Personal Aerial Vehicle (PAV) to take your commute into the third dimension

Discussion in 'Aircraft Design / Aerodynamics / New Technology' started by Kingfisher, Aug 4, 2016.

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  1. Mar 26, 2019 #41

    Kingfisher

    Kingfisher

    Kingfisher

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    You are looking at this the wrong way. If your baseline is VTOL requirement, the motors have to be sized to enable vertical climb and additional power for control movements. Then you have to look at next how to make it more efficient and more socially acceptable than a helicopter. No point at comparing it to fixed wing aircraft that cannot take off vertically. There will be a flight distance point beyond which tilting rotors and wings will be beneficial. Vahana is exceptional in sharing their experiences. This is the way of the future, not shrouding everything in secrecy. They've done these studies. For the comment that tilting the rotors "will not do", check out their flight test:
    https://vahana.aero/flight-test-update-50-flights-53af963e1750
     
  2. Mar 26, 2019 #42

    Dusan

    Dusan

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    I'm not so sure I'm looking at it the wrong way. Wings benefits are not based on distance but on speed. At any non zero speed and proper AoA they provide much more lift than drag. Fighting gravity all the time with direct thrust is a bad thing to do, regardless of distance. The characteristics that make the fixed wing so good at transporting stuff and helicopters so good at hovering, distills down to high L/D and respectively low disk loading. For a winged, transitioning VTOL, having just tilting rotors, these characteristics are mutually exclusive. You cannot have high L/D with big rotors nor low disk loading with small rotors, as demonstrated by the most successful VTOL out there, the V-22 where L/D and disk loading is at best, a compromise.

    Your statement "motors have to be sized to enable vertical climb" is wrong as the lift is created by rotors, not motors, and bigger rotors need less induced power, but obviously they create more drag at cruise speed. This approach of brute force and assuming everything will follow will not work as demonstrated by so many VTOL failures in the past. Aerodynamics needs to be figured first, and here I mean to find a configuration to have low cruise L/D and capability to transition to hover low disk loading. "If you want to know the future, look at the past" NASA tried this before with Tazenflugel and Samara (https://ntrs.nasa.gov/archive/nasa/casi.ntrs.nasa.gov/20100031107.pdf), and even extending variable diameter rotors (https://ntrs.nasa.gov/archive/nasa/casi.ntrs.nasa.gov/19970005490.pdf).
    Vahana (and most of the others "personal VTOL") seems to be a primarily aesthetic design (https://vahana.aero/vahana-design-process-part-i-putting-pen-to-paper-cdc0fa88a6ac) and apparently the aerodynamics is so bad that somehow their figure of merit decreases with the rotor diameters (interference perhaps? see here: https://vahana.aero/vahana-design-process-part-ii-preparing-for-lift-off-a75b7ef6d583)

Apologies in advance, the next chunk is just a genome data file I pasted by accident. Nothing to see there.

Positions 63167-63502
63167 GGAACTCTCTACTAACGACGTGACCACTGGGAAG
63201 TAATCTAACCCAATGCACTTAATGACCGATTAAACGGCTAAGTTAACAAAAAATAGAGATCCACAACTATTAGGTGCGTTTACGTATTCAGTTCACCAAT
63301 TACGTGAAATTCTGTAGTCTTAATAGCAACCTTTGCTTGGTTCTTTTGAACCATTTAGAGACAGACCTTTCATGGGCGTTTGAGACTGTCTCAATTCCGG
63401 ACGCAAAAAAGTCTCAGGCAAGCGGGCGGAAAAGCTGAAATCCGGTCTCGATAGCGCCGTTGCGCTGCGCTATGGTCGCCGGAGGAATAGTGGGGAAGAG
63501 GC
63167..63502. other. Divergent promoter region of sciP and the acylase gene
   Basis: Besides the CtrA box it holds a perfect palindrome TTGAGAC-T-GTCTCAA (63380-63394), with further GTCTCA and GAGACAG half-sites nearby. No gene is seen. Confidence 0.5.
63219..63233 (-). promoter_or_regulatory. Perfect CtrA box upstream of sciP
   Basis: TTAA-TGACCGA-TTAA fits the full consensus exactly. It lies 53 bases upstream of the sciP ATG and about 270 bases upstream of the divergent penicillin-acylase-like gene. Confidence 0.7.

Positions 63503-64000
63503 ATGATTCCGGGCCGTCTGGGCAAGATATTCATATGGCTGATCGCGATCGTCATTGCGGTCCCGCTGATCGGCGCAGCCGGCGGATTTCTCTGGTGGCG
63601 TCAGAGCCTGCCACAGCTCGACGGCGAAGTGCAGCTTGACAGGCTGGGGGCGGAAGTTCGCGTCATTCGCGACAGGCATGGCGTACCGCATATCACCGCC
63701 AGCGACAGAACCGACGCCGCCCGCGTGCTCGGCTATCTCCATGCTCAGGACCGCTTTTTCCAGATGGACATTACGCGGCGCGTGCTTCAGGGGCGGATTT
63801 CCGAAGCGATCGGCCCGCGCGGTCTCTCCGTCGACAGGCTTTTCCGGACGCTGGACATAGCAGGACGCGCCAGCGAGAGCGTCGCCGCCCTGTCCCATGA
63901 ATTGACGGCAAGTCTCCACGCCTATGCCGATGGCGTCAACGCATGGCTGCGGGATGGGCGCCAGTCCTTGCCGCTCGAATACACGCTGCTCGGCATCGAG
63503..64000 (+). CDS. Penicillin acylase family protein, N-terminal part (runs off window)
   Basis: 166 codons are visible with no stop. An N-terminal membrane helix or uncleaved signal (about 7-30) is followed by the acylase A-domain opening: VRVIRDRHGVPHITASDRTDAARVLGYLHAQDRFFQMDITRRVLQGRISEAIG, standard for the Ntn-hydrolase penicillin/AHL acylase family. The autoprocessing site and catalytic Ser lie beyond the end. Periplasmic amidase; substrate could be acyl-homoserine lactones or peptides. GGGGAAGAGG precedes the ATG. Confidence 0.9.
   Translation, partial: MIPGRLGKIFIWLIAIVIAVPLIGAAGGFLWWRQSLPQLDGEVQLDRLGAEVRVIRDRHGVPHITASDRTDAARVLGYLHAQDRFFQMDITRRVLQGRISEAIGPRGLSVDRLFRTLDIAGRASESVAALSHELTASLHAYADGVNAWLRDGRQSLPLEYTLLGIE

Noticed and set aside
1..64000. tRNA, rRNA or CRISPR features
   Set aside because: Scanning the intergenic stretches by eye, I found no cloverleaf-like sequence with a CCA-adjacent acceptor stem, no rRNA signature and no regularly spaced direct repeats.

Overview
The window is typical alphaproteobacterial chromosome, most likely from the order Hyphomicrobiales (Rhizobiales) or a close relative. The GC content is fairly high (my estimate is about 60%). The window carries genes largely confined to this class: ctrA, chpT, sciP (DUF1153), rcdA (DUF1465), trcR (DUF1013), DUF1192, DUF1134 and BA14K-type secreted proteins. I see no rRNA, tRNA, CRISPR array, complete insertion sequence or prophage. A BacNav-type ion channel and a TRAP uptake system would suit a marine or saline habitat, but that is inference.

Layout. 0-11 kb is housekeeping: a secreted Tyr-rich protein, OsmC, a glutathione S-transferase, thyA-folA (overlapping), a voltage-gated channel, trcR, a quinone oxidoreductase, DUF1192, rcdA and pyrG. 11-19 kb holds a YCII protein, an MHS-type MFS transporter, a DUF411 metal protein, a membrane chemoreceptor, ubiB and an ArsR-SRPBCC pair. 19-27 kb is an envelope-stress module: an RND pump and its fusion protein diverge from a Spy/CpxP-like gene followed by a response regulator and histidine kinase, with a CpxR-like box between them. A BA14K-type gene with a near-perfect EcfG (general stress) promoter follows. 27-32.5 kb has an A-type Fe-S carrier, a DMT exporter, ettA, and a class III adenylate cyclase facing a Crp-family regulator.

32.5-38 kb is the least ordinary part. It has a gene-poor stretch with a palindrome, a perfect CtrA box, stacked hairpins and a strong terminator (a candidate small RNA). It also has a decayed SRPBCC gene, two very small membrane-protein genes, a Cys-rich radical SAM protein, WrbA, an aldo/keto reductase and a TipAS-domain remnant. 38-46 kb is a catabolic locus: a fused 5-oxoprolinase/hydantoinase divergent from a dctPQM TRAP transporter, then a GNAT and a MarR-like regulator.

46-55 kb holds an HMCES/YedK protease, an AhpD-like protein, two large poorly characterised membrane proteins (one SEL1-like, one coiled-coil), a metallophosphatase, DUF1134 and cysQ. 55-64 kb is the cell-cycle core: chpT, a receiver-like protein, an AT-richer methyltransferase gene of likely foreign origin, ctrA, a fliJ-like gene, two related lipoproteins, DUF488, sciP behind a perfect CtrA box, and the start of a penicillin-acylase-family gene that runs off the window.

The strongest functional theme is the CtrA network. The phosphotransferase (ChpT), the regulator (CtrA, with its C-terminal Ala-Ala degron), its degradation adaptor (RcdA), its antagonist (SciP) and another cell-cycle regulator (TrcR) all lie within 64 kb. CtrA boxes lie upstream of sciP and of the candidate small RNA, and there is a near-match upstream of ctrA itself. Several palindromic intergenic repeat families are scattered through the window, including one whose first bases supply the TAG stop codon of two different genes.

The Vahana videos looks good, but not because of their aerodynamics, but of flight software control, some based on the previous multi-copter enthusiasts out there.

    Electric propulsion offers a big benefit for VTOL, and contrary to what people are thinking, it is not its high efficiency per se, but high efficiency regardless of power setting. This is in contrast with piston and especially turbine ICE, and is valued as the cruise setting for "flying on a wing" requires so less power than hover. One big disadvantage is the low battery specific energy (compared to fuel) and this enhances my point of needing to make the aerodynamic design as efficient as possible, especially in hover, but without compromising drag at cruise speeds.

    From the little aerodynamics I know, smaller rotors have less FoM than big rotors at the same disk loading, (just considering Reynolds numbers perspective), so I still think that single rotor helicopters will always be more efficient than multi-rotors. A historical single rotor personal VTOL that worked great in hover was the Hiller VZ-1 Pawnee. Making an electric single rotor that can transition to cruise, I believe will be an awesome personal VTOL aircraft (see the concept here: http://aliptera.com/#ADR-1)

    Flying on a wing, at slow speed, means that the wing lift provided is not enough, a significant portion of lift needs to be generated by direct thrust. This is where matters become complicated, to control and maintain the wing at max AoA. just before stall (to get most lift of it, so less direct inefficient rotor lift) and to get the rotor thrust magnitude and direction exactly right, to balance the drag and remaining lift, is where I'm at.

    I think that public acceptance will follow a good, efficient design and not one that just looks "futuristic" and good.
     
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  3. Mar 26, 2019 #43

    Toobuilder

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    Several years into this thread and I have yet to see even basic performance requirements. Without defining range, speed, payload and ground environment at an absolute minimum this is just another dreamers thread.

    Define the "commute problem" this thread is intending to solve
     
  4. Mar 26, 2019 #44

    Dusan

    Dusan

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    You are perfectly right here, Toobuilder, and we're trying to do exactly that, plus 100 things more: https://nari.arc.nasa.gov/wghome
     
  5. Mar 26, 2019 #45

    choppergirl

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    [​IMG]